Leila Day

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4:55pm

Mon January 13, 2014
Economy/Labor/Biz

Hatching Twitter: Interview with author Nick Bilton

Twitter. With more than 400 million users a month, it’s the second-most-popular social network in the world. A report from the Pew Research Center's Journalism Project found that nearly ten percent of adults get their news from Twitter.

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6:19pm

Wed November 13, 2013
Education

Serving up fewer suspensions and more interaction

Leila Day

Not long ago there was a food fight at Ralph Bunche High School. And Angel Hernandez is in trouble. He’s 18, a senior, and he’s not admitting anything happened. He’s slouched in his chair in a circle in a room whose walls are covered with positive messages: ‘Respect,’ ‘Listen,’ ‘Trust.’ His mom, Maria Ramirez, sits at his side. Also in the circle is the cafeteria worker Miss Mina, and she looks pretty ticked off. “Everybody starts throwing stuff,” she says. “I said excuse me, how old are you guys? You guys want to clean up my kitchen?”

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5:14pm

Thu October 31, 2013
Arts & Culture

The many translations of Day of the Dead

Leila Day

If you walk down Mission Street this weekend you’ll see family members holding pictures of loved ones in one hand and candles in another. You may see ofrendas--small altars set up to pay tribute to people who have passed away. It’s a tradition that’s been present in the Mission for years, but how it’s celebrated depends on who you ask.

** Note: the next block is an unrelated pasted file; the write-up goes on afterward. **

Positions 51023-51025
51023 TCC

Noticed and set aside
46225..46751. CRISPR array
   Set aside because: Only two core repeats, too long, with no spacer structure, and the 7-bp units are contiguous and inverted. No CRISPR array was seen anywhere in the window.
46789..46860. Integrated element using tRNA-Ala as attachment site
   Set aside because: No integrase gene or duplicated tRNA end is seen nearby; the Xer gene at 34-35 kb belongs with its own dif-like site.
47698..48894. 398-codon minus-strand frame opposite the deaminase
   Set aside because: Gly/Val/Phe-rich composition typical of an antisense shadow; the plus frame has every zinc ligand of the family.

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6:21pm

Wed October 30, 2013
Economy/Labor/Biz

Why are elderly homeless sleeping in chairs at night?

Leila Day

 

If you walk upstairs from the kitchen at Mother Brown’s drop-in center in the evening, you’ll find dozens of people sleeping in chairs. During the day, Mother Brown’s serves home-cooked meals to the homeless in San Francisco’s Bayview district. There are over a thousand people without homes in Bayview -- the second-highest homeless population in the city. But there’s not one shelter. So for more than a decade, Mother Brown’s has been offering chairs. Now they want to offer beds.

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5:23pm

Tue October 15, 2013
Cops & Courts

County rehabilitation camps absorbing California's young offenders

Tina Hayes School of Etiquette Class

California has been in an ongoing struggle trying to figure out how to deal with overcrowding in prisons. The problems extend to the Division of Juvenile Justice, where the state’s most serious young offenders are held. For youth from Alameda County, being sent to one of the DJJ facilities is one of the worst alternatives. They’re spread out all over the state, which means it can be hard to keep family connections, and complaints of abuse and unsafe conditions have dogged the system for more than a decade.

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